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noah and i had such a fantastic conversation the other day, i don't remember how it started, he was asking me questions about cutting down trees, which led to a whole discussion about why it's important to preserve our natural resources.

we even stopped walking and sat down by the side of the sidewalk so that i could concentrate on how to explain it all to him and he was SO interested. but it was SO hard to explain how and why everything is connected and the importance of that (he just kept going on about how he wanted to cut down "only" THREE trees........why?...couldn't quite figure it out).

anyway, the next time we were at the library i looked and all i could find was some lousy book about recycling (i even had the librarian help me). which wasn't SO bad but it was geared to older kids, too wordy.

we have the "lorax" by dr.seuss which is great, but i'm looking for something a little more formal. any suggestions?

rowan
 

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I read somewhere (can't remember where - it may even have been mothering mag) about why it was really important not to overburden children with the details and ramifications of potential environmental disasters until they're much, much older (I think the author was trying to explain that at their age, it can bring about a fatalistic attitude in children since they are too young to make - or feel that they can make - a concrete or measurable difference to a problem / problems of that magnitude).

And about why it was more important to let them develop a love for nature by immersing them in it as much and as often as possible to allow their natural sense of stewardship to emerge.

I think at this age, huge doses of nature, plus beautifully illustrated books on the animals, trees, forests (watch out for those "pc" environmentalist messages which usually creep in at the end of non-fiction books!), oceans and deserts are far more impactful in allowing a deep love for all of nature of blossom and flourish.

Warmly,
Michelle
 

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We have a couple of books from the San Diego Zoo Animal Library series, and they mention when an animal is endangered or their habitat is shrinking. You can get them on Amazon.com--do a search for San Diego Zoo Animal Library. They don't deal specifically with environmental issues, but I figure it's better to discuss the issues in context than to get too "preachy", IYKWIM.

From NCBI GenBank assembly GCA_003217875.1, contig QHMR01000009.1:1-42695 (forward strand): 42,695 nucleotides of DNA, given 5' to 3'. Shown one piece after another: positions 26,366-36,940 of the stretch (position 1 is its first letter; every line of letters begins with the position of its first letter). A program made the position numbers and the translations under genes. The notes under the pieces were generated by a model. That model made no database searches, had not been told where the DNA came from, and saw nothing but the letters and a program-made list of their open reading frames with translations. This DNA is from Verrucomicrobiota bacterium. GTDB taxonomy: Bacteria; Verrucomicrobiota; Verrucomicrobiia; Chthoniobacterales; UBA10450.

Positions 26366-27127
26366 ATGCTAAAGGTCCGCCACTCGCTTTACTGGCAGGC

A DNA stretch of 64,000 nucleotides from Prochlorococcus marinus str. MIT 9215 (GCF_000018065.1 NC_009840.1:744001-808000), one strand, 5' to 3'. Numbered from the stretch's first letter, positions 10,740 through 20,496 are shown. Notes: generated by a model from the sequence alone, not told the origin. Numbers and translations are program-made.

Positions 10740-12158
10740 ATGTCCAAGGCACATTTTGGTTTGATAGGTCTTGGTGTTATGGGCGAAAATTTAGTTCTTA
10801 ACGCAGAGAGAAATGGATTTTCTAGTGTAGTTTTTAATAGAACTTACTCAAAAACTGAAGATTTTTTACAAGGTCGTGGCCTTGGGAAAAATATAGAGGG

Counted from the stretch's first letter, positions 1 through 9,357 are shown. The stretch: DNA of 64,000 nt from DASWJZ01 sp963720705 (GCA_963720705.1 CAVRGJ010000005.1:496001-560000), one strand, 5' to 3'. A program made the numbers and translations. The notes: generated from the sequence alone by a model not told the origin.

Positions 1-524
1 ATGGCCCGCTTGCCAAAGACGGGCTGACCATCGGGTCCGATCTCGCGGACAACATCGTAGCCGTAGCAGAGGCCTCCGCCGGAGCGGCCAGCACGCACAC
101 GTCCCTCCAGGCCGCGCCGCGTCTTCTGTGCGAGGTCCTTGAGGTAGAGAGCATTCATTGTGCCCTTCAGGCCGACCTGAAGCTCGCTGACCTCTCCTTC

The Amazon website has a section for Subjects > Children's Books > Science, Nature & How It Works > Nature > Environment and for Subjects > Children's Books > Science, Nature & How It Works > Environment & Ecology (I hope those links work), which may give you some good ideas. These two look like a fun place to start: Backyard Pets: Activities for Exploring Wildlife Close to Home and Kids' Easy-to-Create Wildlife Habitats: For Small Spaces in City-Suburbs-Countryside. Not only would a book like that deal with the issue in context, but it puts conservation at the micro level and lets the child see the immediate benefits of his efforts. (Maybe I've been watching too much Backyard Habitat on Animal Planet.
)

Oh, and the National Wildlife Federation has magazines for kids which are good and touch on environmental issues.
 

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I can't believe I forgot!!! Many of the Magic Schoolbus books (and TV shows) deal with environmental issues. My local used books store had at least an entire shelf full of Magic Schoolbus books, and the library has a ton of them, too.
 
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